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The Paint-brush Fiend

The Paint-brush Fiend image
Parent Issue
Day
16
Month
December
Year
1880
Copyright
Public Domain
OCR Text

A New York Sun reporter lias been interviewing sonie of the artista who paint advertiscraents on anything and everjIhing, from a rail fence to the most sublime points of natural scenery. The following are two sample sketches: 'My plan of worklngï situply this: 1 lay out a route tor tlie year, beginning say iu May in Connecticut, and, following the linea of railroads, I take in all towns of 2000 inhabitants and loads sometimes wherethere ar only 200 inhabitants. When I gel to a town 1 huy enongh paint to do the woik I have have laidout, putitall upin that town, and go on. We never carry our paints. Iknowall the dealers in all the towns of any size, and can buy tny stock right down. Do I go on the country roadsï Never. What's the use of putting up a sign on a road traveled by seventyliveor a hundred farmeis V We put our signs up along the railroads, where over; of ten stop at smaller ones, if well located, taking in juuctions of thousands can see them, and do see them daily. My last season route luis the iiimes of 254 towns, and I stopped at i good many not on the list, werking around north and west in the summer. 1 niake my plans to strike che south by winter, and work north again by spring. I have painted over the whole state of Texas íive times, and expect to be there again. The business ain't what it used to be. I have got as high as fifty dollars a week and expenses. That was at contract work, vhen we got four and flve cents for tlie square foot. Now we only get two cents; but I can make good wages ut that, for I'm a fast worker. I can paintasign twelve feet long, letters one foot tall, in white and black ground, in eight minutes." Another renowned knight of the paint pot is I. M. Pluni, now traveling tor a soap man ïfacturer. He startetl as a house painler. Times were hard, and he took to the road with his brush, thirteen years ago, and for eight years lias been decorating the country with ihe advertisements ot' that flim. "1 put up a rigu seventy-five feet long on lona Island, in the Hudson," he said, "and a literary man who took a trip to the island saw the sign, thought the name of the soap was the name of the island, and wrote three-quarters of a column to a Philadelphia newspaper about the beautiful island of . Some time ago a news tation was made on the Pennsylvania railroad and a shed was put up for a depot. By the time the shed was done I liad the name of the soap in big letters on it, and railroad men began to cali the place by that name. For over a year when the trains stopped there the conductora would cali om-, 'All off for .' Finally the station was namea, and Ihey stopped advertising us. Near Pittsburg 1 put a sign that could be been three miles The soldiers' monument there is on top of a mountain. When they were putting it up thej liad a big ience around it. I put the sign on the fence. I eould just reach half the lengen of the letters. The period was as big as a bushei basket. As long as the rence was up you could read that sign for three miles. Did I ever have any tronóle? No. I have had people threaten uie; butthey never have done aiiytliing. You see, prosecuting us for damaging scenery is nobody's particular business, or rather is ever) body's business, which is the same ihing. Often, when 1 have been pauiiing, 1 have had people try to stop me, but I generally got the best of them. In VVilliamsburg, oue day, I was putting a neat sign on a inan's boaid l'ence. I heard sonie one holler 'Hey!' I never look around when.a man bollera 'Hey I' I daubed away and he kept calling 'lleyl' Finally lie caiue up. 'Üidn't you hear me calling to you?' 'VVere you calling to mei'' I asked, painting away. 'Yes, 1 was,' he said, 'and 1 want you to stop that painting. Tilia is tuy tence, and 1 don't pivpose to Jiave it daubed np.' 'Now that's too bad,' I said; 'l'd like to Qnish tbissign It wont look well half done, will it? Suppose you let me finish it.' The man finally gave in. 'You don't want any bilis stuck on here, do you?' 1 asked. 'No, sir; not mucli,' said he. 'Well, then, suppose I put up "post no bilis'; on here too,' said 1. 'All right,' he said. 'Teil you what,' said I, '111 put "post no bilis" on. the other side, too, il you'll let me paint a sigu there,' md he agreed to that too.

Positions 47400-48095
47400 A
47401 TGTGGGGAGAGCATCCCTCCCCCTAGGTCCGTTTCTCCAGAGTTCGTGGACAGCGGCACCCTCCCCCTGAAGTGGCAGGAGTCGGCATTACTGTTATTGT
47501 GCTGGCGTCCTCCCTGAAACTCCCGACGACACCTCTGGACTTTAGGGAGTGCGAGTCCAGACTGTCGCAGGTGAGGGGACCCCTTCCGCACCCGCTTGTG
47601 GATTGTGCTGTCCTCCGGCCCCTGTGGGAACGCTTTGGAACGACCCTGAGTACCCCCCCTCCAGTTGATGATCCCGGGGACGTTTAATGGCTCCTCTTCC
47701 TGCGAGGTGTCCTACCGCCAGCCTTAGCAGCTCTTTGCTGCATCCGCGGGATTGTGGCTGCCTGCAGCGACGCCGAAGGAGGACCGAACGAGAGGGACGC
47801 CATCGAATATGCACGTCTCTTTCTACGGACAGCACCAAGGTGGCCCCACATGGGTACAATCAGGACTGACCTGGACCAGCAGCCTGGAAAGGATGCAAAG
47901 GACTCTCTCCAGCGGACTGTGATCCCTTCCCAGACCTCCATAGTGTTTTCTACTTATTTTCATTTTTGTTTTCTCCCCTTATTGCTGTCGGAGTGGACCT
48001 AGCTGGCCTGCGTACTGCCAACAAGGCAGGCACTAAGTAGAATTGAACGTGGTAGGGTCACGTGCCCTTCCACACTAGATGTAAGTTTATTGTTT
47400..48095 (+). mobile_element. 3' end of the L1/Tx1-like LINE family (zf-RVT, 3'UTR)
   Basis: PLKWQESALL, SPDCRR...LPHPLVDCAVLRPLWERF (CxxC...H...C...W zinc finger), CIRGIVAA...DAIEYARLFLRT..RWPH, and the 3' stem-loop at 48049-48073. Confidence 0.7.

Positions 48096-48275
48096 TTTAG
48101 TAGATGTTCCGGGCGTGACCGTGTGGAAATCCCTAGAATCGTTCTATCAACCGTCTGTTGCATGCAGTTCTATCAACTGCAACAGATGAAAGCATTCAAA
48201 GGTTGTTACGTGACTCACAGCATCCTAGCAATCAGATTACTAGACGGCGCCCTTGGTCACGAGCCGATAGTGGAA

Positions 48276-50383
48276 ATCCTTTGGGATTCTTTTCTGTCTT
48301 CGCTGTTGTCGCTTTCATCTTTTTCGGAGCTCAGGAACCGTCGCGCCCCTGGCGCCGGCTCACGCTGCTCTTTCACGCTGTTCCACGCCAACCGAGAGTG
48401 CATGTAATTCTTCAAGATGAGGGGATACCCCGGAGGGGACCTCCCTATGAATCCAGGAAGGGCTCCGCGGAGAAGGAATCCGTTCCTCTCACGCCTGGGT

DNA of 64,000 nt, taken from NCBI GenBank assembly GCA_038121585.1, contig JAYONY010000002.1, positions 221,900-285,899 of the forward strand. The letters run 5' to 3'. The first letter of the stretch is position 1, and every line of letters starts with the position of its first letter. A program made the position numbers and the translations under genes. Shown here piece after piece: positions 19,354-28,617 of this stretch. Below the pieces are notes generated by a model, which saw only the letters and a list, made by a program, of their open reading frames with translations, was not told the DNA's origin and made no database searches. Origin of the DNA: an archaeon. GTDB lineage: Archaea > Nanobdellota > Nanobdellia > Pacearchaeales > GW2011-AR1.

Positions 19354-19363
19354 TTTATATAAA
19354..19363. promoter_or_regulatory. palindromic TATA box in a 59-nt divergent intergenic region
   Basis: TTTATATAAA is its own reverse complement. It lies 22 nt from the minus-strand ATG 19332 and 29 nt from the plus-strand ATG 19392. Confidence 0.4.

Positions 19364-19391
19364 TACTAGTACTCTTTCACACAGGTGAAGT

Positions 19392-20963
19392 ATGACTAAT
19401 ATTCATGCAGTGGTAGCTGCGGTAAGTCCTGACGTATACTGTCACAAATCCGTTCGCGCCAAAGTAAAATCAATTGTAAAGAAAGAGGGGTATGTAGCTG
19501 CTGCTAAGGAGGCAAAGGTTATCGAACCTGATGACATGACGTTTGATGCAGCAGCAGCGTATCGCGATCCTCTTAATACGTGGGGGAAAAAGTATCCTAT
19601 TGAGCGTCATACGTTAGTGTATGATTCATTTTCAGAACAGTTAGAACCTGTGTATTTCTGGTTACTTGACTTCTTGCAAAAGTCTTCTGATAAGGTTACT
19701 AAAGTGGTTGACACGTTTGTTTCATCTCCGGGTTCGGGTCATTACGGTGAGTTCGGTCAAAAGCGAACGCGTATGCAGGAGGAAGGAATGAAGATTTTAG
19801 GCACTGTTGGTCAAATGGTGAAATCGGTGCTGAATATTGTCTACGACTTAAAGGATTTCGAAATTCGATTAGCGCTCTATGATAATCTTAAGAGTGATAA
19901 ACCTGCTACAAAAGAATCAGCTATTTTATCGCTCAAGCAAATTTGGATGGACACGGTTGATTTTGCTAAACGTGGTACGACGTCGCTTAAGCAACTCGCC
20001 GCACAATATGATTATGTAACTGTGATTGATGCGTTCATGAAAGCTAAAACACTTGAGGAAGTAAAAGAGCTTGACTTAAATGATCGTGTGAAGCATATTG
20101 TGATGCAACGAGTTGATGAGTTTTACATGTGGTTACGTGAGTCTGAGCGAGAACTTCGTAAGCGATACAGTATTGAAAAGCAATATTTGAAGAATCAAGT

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Subjects
Old News
Ann Arbor Democrat